A very serious allergic reaction to this drug is unlikely, but seek immediate medical attention if it occurs. Symptoms of a serious allergic reaction may include: rash, itching/swelling (especially of the face/tongue/throat), severe dizziness, trouble breathing.

This is not a complete list of possible side effects. If you notice other effects not listed above, contact your doctor or pharmacist.

In the US -

Call your doctor for medical advice about side effects. You may report side effects to FDA at 1-800-FDA-1088.

In Canada - Call your doctor for medical advice about side effects. You may report side effects to Health Canada at 1-866-234-2345.

Read the entire patient information overview for Cortisporin Ophthalmic Suspension (Neomycin and Polymyxin B Sulfates and Hydrocortisone Opthalmic Suspension)»

What is Prescribing information?

The FDA package insert formatted in easy-to-find categories for health professionals and clinicians.

Cortisporin Ophthalmic Suspension FDA Prescribing Information: Side Effects
(Adverse Reactions)

SIDE EFFECTS

Adverse reactions have occurred with corticosteroid/anti-infective combination drugs which can be attributed to the corticosteroid component, the anti-infective component, or the combination. The exact incidence is not known.

Reactions occurring most often from the presence of the antiinfective ingredient are allergic sensitization reactions including itching, swelling, and conjunctival erythema (see WARNINGS). More serious hypersensitivity reactions, including anaphylaxis, have been reported rarely.

The reactions due to the corticosteroid component in decreasing order of frequency are: elevation of intraocular pressure (IOP) with possible development of glaucoma, and infrequent optic nerve damage; posterior subcapsular cataract formation; and delayed wound healing.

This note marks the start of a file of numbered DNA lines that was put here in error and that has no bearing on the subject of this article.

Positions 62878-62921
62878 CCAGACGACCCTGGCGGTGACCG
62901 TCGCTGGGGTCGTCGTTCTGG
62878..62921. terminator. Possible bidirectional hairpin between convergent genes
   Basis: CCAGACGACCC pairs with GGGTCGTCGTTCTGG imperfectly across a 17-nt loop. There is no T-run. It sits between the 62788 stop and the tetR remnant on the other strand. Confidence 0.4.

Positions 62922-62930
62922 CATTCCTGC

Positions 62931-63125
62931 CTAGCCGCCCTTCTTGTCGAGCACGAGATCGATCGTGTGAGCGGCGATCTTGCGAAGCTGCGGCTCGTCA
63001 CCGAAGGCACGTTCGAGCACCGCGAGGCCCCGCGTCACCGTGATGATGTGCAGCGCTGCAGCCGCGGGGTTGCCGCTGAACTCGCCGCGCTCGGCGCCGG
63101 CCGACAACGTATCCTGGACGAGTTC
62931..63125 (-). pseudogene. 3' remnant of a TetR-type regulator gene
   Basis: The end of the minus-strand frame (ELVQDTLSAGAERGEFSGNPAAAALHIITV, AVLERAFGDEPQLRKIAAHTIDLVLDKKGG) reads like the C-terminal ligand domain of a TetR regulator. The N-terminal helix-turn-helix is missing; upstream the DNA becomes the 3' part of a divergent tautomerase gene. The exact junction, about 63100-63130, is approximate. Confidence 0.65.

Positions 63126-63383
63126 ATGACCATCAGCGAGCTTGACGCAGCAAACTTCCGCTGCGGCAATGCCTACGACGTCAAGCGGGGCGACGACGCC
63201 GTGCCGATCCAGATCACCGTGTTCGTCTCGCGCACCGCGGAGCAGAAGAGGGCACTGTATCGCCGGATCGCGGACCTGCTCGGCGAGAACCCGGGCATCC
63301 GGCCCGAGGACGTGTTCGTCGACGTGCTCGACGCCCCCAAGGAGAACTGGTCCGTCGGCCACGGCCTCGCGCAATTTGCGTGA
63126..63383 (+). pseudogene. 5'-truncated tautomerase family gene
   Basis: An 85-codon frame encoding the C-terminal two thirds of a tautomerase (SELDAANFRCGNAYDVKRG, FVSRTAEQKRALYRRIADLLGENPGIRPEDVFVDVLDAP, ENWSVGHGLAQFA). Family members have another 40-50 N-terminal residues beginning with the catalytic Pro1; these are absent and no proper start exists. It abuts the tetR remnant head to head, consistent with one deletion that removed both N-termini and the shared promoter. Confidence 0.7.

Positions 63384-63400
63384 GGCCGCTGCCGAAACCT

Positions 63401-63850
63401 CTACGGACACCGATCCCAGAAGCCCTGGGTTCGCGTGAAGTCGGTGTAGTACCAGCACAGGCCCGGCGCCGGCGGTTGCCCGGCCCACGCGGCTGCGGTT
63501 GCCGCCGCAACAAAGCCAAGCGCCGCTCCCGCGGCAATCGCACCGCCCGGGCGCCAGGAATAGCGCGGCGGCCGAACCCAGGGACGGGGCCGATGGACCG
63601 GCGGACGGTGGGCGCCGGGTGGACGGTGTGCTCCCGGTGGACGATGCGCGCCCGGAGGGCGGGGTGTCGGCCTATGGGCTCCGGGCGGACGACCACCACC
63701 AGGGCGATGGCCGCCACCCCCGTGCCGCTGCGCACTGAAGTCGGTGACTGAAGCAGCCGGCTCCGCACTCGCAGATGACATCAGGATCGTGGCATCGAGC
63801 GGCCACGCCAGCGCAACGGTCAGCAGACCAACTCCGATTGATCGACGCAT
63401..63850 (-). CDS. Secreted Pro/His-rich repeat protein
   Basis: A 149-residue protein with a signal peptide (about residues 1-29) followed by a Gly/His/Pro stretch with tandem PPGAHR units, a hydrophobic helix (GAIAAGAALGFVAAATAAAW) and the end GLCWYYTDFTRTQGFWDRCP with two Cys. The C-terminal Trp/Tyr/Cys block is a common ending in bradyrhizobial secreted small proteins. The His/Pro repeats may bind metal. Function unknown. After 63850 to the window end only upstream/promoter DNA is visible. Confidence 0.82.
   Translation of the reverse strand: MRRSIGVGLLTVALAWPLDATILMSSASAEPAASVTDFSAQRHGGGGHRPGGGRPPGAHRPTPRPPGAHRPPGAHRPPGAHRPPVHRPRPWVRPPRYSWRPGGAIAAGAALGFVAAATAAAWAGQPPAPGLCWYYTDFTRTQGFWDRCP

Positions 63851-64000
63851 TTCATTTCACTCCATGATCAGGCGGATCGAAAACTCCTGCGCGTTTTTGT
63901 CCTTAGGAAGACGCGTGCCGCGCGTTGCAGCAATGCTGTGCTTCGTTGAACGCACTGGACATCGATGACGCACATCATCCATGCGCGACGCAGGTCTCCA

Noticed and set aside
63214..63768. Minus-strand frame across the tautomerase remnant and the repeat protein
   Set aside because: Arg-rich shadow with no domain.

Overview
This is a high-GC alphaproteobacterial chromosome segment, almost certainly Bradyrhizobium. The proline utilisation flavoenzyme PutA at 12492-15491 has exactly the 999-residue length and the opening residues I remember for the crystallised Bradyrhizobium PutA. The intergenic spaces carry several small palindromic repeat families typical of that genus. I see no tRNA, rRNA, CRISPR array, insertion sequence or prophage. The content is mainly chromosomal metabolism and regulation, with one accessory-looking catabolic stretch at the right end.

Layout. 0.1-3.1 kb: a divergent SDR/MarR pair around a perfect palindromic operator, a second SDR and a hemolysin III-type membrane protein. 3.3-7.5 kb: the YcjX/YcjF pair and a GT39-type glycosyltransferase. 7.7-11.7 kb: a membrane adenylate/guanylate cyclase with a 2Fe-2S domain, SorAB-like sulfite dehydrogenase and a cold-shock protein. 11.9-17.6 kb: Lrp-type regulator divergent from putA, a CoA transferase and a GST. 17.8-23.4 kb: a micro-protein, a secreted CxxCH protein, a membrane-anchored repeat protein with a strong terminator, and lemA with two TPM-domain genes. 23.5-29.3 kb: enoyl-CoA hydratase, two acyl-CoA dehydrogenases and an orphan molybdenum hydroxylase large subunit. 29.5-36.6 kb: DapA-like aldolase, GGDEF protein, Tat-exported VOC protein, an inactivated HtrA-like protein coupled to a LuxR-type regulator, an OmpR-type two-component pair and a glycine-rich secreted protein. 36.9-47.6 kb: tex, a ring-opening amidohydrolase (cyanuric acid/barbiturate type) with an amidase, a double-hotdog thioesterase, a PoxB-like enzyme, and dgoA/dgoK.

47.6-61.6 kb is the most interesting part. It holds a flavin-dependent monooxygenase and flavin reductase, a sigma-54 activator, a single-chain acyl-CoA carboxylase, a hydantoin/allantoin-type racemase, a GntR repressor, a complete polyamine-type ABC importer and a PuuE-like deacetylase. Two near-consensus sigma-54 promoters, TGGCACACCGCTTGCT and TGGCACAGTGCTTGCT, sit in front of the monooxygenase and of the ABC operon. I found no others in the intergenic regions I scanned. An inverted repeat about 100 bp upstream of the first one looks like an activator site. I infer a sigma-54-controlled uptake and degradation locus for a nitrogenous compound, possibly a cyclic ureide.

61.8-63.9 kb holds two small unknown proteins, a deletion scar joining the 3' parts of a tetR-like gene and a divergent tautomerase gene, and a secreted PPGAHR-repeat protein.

Secondary Infection: The development of secondary infection has occurred after use of combinations containing corticosteroids and antimicrobials. Fungal and viral infections of the cornea are particularly prone to develop coincidentally with long-term applications of a corticosteroid. The possibility of fungal invasion must be considered in any persistent corneal ulceration where corticosteroid treatment has been used.

Local irritation on instillation has also been reported.

Read the entire FDA prescribing information for Cortisporin Ophthalmic Suspension (Neomycin and Polymyxin B Sulfates and Hydrocortisone Opthalmic Suspension) »

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Cortisporin Ophthalmic Suspension - User Reviews

Cortisporin Ophthalmic Suspension User Reviews

Now you can gain knowledge and insight about a drug treatment with Patient Discussions.

Here is a collection of user reviews for the medication Cortisporin Ophthalmic Suspension sorted by most helpful. Patient Discussions FAQs

Report Problems to the Food and Drug Administration

 

You are encouraged to report negative side effects of prescription drugs to the FDA. Visit the FDA MedWatch website or call 1-800-FDA-1088.